What Can I Say? Except that No One But Us Can Tell Our Stories

adrineh
Posted September 28, 2010 from Armenia

“What can I say? What do I know?” These are words that my grandmother said often, even if what she had to say had to do with her life and things that she would know more about than anyone else. I now understand these words to be words women of her age (and perhaps not only women of her age) grew accustomed to saying: it means, I am not an expert (even of my own life), others (often men) know better than me and who am I, but a humble woman trying to survive and make a home for my family.

Interestingly enough, I wanted to start this entry with those same words:

What can I say?

I grew up in Toronto, Canada, and was living a pretty average life as a queer, vegetarian, 30-something Armenian-Canadian woman up until a couple of years ago when I came to Armenia, to participate in what was regarded as the first queer women’s art exhibit in the country. I exhibited a photo series I had prepared specifically for this show called “My Fragmented Self.”

But what really changed the course of things for me was meeting my partner that summer. She lives here (was born here) and after a year of Skype and phone conversations, I made the move to Yerevan. We lived together for a year with her mom in their apartment until just recently. I am just as crazy about her as I was over two years ago and I haven’t regretted any minute of my decision to move here. I don’t know what the future will bring, but I like to think of myself as an optimist and I’m hoping it can only get brighter and better!

As for being inspired to apply for Voice of Our Future, the inspiration came from a friend of mine: a Dutch expat who’s been living in Armenia for over 5 years and learned the language probably faster than I could learn Dutch! What really interested me about this program is the marriage of women’s empowerment and citizen journalism. Though I never went to journalism school, I have always been interested in telling stories and in using media as a tool to give voice to those who are often silenced or simply unheard. Prior to moving to Armenia, I started a blog, which I consider to be one of the best decisions I made in my life. From that came Facebook and Twitter and discovering the power and reach of Web 2.0. And through the accessibility of the web, I have made connections and been introduced to stories of people that I wouldn’t have otherwise made or heard through mainstream media. I have embraced the concept and practice of citizen journalism, because — as I should’ve told my grandmother before she passed away — we are the experts of our own lives and no one else can tell our stories better than us.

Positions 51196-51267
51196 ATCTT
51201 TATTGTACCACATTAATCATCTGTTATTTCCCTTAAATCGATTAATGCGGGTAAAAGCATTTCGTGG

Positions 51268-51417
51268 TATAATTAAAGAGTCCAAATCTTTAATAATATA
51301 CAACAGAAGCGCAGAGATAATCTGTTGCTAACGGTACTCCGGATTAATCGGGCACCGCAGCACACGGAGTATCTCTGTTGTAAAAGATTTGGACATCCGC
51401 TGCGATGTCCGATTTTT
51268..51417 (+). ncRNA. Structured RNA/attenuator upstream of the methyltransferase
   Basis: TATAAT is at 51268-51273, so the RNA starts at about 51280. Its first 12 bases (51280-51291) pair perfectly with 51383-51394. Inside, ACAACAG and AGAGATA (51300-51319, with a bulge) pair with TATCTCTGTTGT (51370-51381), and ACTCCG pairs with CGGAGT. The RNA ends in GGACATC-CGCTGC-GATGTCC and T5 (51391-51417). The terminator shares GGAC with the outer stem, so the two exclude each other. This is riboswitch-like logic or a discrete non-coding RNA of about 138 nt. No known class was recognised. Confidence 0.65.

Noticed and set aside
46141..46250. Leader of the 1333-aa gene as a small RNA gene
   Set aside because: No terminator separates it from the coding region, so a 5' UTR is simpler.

Voices of Our Future Application: Your Journey and Vision

Comments 11

Log in or register to post comments
Fungai Machirori
Sep 28, 2010
Sep 28, 2010

Hi there,

Thank you for the background to you. You sound like an interesting person and hope we can do this course together and learn from each other's experiences!

adrineh
Sep 28, 2010
Sep 28, 2010

Wow, what compliments and so fast! I just posted that entry about 2 minutes ago ;) I love that we not only get the chance to write in this online community, but also we get to be heard! And proof of that, of course, are comments by readers like you, Fungai. Thank you!

Olutosin
Sep 28, 2010
Sep 28, 2010

The beginning captivated me, I was trying to read to the end in order to read what I was expecting because that is the only sentence that places the seal....LOL...we are the experts of our own lives and no one else can tell our stories better than us. It took me a 6 months training from Worldpulse to believe that I CAN DO IT, NO ONE CAN DO IT BETTER FOR ME! Love you loads baby. Just because you know it too.

Myrthe